Boom-Bust Cycles in Housing
The Changing Role of Financial Structure

Contributor Notes

Author(s) E-Mail Address: cschnure@imf.org

Why are housing markets so prone to boom-bust cycles? The mortgage market structure prior to the Savings and Loan crisis contributed to the volatility in real housing activity which, in turn, amplified the volatility in housing prices. The subsequent development of a national, market-based system of securitized mortgage finance has damped this boom-bust cycle. We test whether deviations of actual housing prices from values forecast by a model based on economic fundamentals have responded to the change in financial structure, and find that pricing errors have fallen significantly since the mid-1980s. Tests of the relative importance of the change in financial market structure versus the reduction of inflation over this period indicate a primary role for market structure in improving pricing efficiency.

Abstract

Why are housing markets so prone to boom-bust cycles? The mortgage market structure prior to the Savings and Loan crisis contributed to the volatility in real housing activity which, in turn, amplified the volatility in housing prices. The subsequent development of a national, market-based system of securitized mortgage finance has damped this boom-bust cycle. We test whether deviations of actual housing prices from values forecast by a model based on economic fundamentals have responded to the change in financial structure, and find that pricing errors have fallen significantly since the mid-1980s. Tests of the relative importance of the change in financial market structure versus the reduction of inflation over this period indicate a primary role for market structure in improving pricing efficiency.

I. Introduction

Why are housing markets so prone to boom-bust cycles? This paper examines the role of the structure of mortgage markets in boom-bust cycles in real housing activity and housing prices. The financial structure in the United States prior to the mid-1980s helped generate a stop-and-go credit cycle in response to changes in monetary policy and local banking conditions. During periods of easy money this encouraged rapid expansions in real activity. During the tightening phase that followed, depositories bore the brunt of monetary policy, with housing finance being a main channel in the transmission mechanism. With the cost of housing finance rising sharply—or the lending spigot shut off entirely—real housing activity contracted. Considerable pent-up demand arose, setting the stage for the next boom cycle.

Sharp swings in real activity generated similar movements in housing prices. During periods of tight money, demand fell sharply, perhaps leading prices below their long-term fundamental values. When policy eased, potential buyers in a rush to buy before financing dried up again often bid prices up above fundamental values, leading to excess price volatility.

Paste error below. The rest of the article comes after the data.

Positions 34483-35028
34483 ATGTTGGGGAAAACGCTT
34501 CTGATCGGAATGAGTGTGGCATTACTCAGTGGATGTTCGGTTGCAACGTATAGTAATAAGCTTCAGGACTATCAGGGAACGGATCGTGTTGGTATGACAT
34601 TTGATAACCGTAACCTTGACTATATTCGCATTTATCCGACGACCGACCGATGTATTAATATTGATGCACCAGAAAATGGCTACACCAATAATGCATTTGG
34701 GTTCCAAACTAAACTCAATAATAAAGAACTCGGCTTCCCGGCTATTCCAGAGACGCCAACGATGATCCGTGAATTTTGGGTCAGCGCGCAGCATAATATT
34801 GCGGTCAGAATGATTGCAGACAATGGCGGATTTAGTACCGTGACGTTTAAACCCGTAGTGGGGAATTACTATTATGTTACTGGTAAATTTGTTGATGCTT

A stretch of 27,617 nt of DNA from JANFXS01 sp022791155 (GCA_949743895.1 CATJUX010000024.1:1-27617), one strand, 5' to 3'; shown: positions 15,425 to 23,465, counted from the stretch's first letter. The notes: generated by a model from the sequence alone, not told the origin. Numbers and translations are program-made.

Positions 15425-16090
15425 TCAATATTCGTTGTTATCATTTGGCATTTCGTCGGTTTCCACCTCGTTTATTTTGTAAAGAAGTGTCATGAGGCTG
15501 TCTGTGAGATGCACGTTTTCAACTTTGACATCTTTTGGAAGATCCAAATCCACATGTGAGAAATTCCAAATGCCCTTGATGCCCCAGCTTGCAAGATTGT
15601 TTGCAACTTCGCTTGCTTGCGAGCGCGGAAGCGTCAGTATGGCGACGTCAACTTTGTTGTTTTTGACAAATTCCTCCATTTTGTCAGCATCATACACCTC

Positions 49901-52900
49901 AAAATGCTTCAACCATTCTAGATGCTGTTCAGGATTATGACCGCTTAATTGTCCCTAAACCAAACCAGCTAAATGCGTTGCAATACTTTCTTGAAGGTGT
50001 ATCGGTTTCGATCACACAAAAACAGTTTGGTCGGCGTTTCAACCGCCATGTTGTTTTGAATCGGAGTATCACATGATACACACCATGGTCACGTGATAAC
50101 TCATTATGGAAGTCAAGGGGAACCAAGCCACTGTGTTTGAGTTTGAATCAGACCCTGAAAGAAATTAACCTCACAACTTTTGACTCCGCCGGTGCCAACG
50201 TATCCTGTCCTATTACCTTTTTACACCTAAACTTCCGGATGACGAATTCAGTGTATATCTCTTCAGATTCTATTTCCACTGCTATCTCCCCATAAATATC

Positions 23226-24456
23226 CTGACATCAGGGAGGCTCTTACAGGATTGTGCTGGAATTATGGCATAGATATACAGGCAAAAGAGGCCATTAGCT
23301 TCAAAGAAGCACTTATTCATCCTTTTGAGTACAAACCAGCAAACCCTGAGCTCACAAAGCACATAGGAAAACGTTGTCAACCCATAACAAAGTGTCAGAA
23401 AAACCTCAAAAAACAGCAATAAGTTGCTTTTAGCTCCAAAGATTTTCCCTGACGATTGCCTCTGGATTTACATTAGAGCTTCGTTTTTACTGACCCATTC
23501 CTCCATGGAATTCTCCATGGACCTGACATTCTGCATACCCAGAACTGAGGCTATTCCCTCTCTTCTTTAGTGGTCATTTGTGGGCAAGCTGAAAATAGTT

The system of U.S. housing finance underwent a fundamental restructuring following the Savings and Loan (S&L) crisis in the 1980s. Mortgage lending changed from being dominated by local and regional balance-sheet lending by depositories, to a national, market-based system of securitized mortgage finance. This structural shift provides a natural experiment for the influence of financial structure on real housing activity and prices.

The market-based system of housing finance that has emerged damps swings in mortgage credit flows, real housing activity, and housing prices. The availability of finance is no longer subject to quantitative restrictions associated with monetary policy but rather draws on the deep national bond market for financing. Lending is no longer constricted by limits on interstate banking, with the associated risks of a regional “capital crunch,” but is instead funded in a national market. These changes in financial structure have smoothed out the boom-bust cycle in lending flows, real activity, and prices. This smoother trend in housing has produced another benefit as well, by reducing pricing errors relative to fundamental valuations. Lower volatility of residential investment also appears to be a factor in the decrease in macroeconomic volatility over the same period.

Subsequent sections describe the structural changes in mortgage finance, and the changing patterns of real housing activity and housing prices. Next we present an econometric model of housing price dynamics based on economic fundamentals, which is used to analyze how price formation has changed over time. In addition, we explore whether the current system of housing finance may have reduced risks of a speculative boom-bust housing cycle, including through changes to homebuilders’ behavior and incentives to build inventories of new houses in advance of anticipated increases in demand. A final section explores the role of residential investment in the decline of the volatility of real GDP.

II. Structural Changes In Mortgage Finance

Through the mid-1980s, mortgage lending was mainly a local business. Most residential mortgages were originated and kept on the balance sheets of local lenders—such as savings and loan institutions (S&Ls) or thrifts—for the lifetime of the loan. The availability of mortgage credit in any region depended largely on local financial conditions, including the quality of bank and thrift loan portfolios and levels of capital, as restrictions on interstate banking inhibited the flow of lending between regions.